Father's homily reflected on the question, "Which is the greatest Commandment?" Jesus' response, "Love the Lord your God with your whole mind, soul, and strength, and your neighbor as yourself," is about having an ongoing conversation with ourselves, God, and our neighbor. Examining our conscious, praying, and exhibiting the fruits of the Holy Spirit are evidence of a strong faith. I think that, while I have a very, very long journey to Sainthood, I have become less inclined to sin, feel closer to God, and exhibit perhaps a few of those precious fruits of the Holy Spirit. When we feel like we are on a treadmill going nowhere, it is good to look back and see our long term progress.
Friday, April 11, 2008
The little boys took advantage of my combining sale prices with coupons to construct a huge tower out of some of the 20+ rolls of paper towels I bought.
Thursday, April 10, 2008
I have done what I feel is right by talking on the phone with a committee member as well as Father Parent and getting answers to some of my questions. What will happen is dependent on many factors, but I will contine to pray with hope for a Latin Mass parish in Maine for our family. May God bless this chaplaincy.
Wednesday, April 09, 2008
Tuesday, April 08, 2008
Monday, April 07, 2008
...the desire to have another child opens one up to charges of elitism and status consciousness. In many major U.S. cities and their suburbs -- especially New York, where I live -- having three or more children has now come to seem like an ostentatious display of good fortune, akin to owning a pied-Ã -terre in Paris. The family of five has become "deluxe." Last year, novelist Molly Jong-Fast mused in the New York Observer, "Are people having four or five children just because they can? Because they feel that it shows their wealth and status? In a world where the young rich use their $13,000 Birkin bags as diaper bags, one has to wonder."
His idea to recreate the Command Module in baked goods was a total flop thanks to me. I tried to make it out of cupcakes and glue it together with icing, but it was lumpy and collapsed in the middle almost before it was finished. It was laughably the ugliest cake I have ever seen. In Will's old pack the cake baking contest rules stipulated that only males could participate so I suggested that we pretend Will made the whole thing by himself, but that didn't fly. Will still won an award for most creative which was very generous of the judges.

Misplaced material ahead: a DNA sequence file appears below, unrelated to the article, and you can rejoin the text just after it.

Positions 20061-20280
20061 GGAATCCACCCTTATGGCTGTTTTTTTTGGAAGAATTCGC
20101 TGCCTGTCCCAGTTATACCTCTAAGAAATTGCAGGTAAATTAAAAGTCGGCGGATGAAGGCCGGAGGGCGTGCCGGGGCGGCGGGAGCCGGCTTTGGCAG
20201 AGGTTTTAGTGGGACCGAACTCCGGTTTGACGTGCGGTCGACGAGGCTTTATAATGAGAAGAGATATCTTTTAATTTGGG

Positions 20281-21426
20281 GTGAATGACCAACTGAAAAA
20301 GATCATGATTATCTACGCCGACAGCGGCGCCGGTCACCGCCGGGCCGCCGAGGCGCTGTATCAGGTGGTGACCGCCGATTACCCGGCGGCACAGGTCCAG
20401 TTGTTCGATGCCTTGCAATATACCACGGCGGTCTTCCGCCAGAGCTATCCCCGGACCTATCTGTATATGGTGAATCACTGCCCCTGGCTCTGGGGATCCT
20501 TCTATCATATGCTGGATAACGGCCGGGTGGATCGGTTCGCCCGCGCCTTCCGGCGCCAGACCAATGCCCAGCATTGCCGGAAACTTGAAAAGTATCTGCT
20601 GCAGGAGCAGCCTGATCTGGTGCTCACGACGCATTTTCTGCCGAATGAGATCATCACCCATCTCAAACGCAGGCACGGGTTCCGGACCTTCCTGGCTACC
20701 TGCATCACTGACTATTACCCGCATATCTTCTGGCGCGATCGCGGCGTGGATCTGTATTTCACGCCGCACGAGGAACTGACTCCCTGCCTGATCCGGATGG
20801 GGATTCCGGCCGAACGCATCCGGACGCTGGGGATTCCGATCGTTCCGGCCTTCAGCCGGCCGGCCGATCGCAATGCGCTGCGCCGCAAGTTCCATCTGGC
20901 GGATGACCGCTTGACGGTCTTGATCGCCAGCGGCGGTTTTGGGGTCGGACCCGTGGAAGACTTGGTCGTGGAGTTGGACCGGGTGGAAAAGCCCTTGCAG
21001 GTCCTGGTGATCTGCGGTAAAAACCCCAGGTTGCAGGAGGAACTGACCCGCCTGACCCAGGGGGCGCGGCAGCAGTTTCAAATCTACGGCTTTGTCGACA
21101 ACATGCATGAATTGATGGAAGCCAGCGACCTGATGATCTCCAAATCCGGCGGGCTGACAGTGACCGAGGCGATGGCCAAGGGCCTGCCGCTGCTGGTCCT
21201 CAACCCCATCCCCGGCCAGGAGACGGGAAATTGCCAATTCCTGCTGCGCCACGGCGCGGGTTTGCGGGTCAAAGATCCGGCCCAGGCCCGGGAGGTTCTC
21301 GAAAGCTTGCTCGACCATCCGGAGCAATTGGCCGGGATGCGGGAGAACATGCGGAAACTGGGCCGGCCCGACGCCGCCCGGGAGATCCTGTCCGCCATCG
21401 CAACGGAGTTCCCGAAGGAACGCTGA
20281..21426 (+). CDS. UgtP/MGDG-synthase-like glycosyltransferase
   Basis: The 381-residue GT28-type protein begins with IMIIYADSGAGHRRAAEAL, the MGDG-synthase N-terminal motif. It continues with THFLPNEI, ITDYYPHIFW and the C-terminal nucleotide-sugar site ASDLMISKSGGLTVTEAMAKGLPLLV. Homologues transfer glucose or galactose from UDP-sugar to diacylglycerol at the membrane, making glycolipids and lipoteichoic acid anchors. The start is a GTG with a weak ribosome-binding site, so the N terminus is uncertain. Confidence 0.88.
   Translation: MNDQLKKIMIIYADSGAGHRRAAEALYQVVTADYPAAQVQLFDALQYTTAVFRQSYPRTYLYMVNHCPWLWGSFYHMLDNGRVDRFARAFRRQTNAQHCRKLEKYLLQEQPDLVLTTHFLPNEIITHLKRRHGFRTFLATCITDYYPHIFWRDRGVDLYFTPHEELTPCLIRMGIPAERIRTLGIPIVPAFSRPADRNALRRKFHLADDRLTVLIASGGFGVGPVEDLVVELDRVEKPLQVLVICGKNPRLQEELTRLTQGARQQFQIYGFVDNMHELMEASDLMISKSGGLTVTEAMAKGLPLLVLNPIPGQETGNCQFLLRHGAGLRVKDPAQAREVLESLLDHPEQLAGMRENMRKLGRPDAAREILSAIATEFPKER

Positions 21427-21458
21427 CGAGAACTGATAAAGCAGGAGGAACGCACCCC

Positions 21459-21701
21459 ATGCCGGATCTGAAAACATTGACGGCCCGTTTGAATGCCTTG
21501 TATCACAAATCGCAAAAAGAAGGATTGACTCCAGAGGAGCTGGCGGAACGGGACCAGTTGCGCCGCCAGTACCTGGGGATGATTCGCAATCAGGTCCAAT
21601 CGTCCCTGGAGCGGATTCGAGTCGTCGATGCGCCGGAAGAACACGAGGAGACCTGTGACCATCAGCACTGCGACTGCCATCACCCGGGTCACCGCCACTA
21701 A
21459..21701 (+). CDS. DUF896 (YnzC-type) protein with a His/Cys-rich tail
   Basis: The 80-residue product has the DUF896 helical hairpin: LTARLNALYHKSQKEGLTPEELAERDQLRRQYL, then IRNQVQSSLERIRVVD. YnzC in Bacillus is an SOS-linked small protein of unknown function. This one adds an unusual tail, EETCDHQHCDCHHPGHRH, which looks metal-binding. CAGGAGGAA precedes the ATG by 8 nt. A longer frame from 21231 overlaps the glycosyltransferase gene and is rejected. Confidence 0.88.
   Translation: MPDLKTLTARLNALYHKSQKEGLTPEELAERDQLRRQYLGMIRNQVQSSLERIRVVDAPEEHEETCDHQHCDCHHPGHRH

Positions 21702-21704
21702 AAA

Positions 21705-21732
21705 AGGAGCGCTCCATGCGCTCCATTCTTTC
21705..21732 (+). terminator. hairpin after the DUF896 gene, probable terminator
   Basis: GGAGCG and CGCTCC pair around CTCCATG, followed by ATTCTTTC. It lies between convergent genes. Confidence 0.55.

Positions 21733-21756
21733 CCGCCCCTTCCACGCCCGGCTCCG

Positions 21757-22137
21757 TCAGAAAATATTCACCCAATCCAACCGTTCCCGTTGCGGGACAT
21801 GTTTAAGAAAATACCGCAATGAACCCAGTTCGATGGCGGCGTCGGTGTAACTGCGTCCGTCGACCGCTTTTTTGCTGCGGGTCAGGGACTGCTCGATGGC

Sunday, April 06, 2008
While we were waiting for everyone else to show up at the Blue and Gold banquet last evening I wandered through the halls of the local Catholic school and peered in the doors of some of the classrooms. If I had an extra $24,000 I might be tempted to enroll the three big kids and have some free time, but then I would miss out on so much. I wouldn't know what they were learning and wouldn't be learning so much myself. After all, my knowledge was lacking in such topics as Napoleon's reign, the shortcut in dividing 3 digit by 2 digit numbers, Saint Josaphat's miracles, how an engine works, and how to diagram a complex sentence, but we have learned these things together. While I am looking forward to a summer of visiting, moving, reading, and exploring, I am excited about where our homeschool journey will take us next.
Friday, April 04, 2008
After reading the commentary by Elizabeth Foss of another mom's housekeeping deficiencies I have vacuumed 4 rooms and the stairs, cleaned one bathroom, and picked up an untold number of toys.
Looks pretty good.
At least until Will and Mary get home from Enrichment and the movie the littles are watching gets turned off.
Housekeeping is a touchy subject in homeschooling circles. Keeping up a home seems an impossible task for one person, especially since the mom essentially has 3 full time jobs: teacher, mom, and housekeeper. When is the laundry going to be folded when a 4th grader needs help with math and the toddler just spilled milk all over the kitchen floor? Every minute seems to be accounted for in a large family, simply getting everyone up, dressed, and fed can take almost 2 hours. It always seems that when the living room needs vacuuming the toddler is spreading toys out faster than you can pick them up.
Some moms hire help, I did this for 6 years, and it helps tremendously but is very expensive. Some moms are so ultra-organized that the house seems to clean itself, but I personally don't know any of these! Other moms just let it all go to pot and the bathrooms look like they haven't been scrubbed in years, yuck! But there is, I believe in the majority of homeschooling homes, a balancing act between clutter and obsessiveness. It involves just doing it, not going up the stairs or down with empty hands, having one job going on constantly, enlisting the kid's help, and a myriad of other tricks to have a house that is clean enough.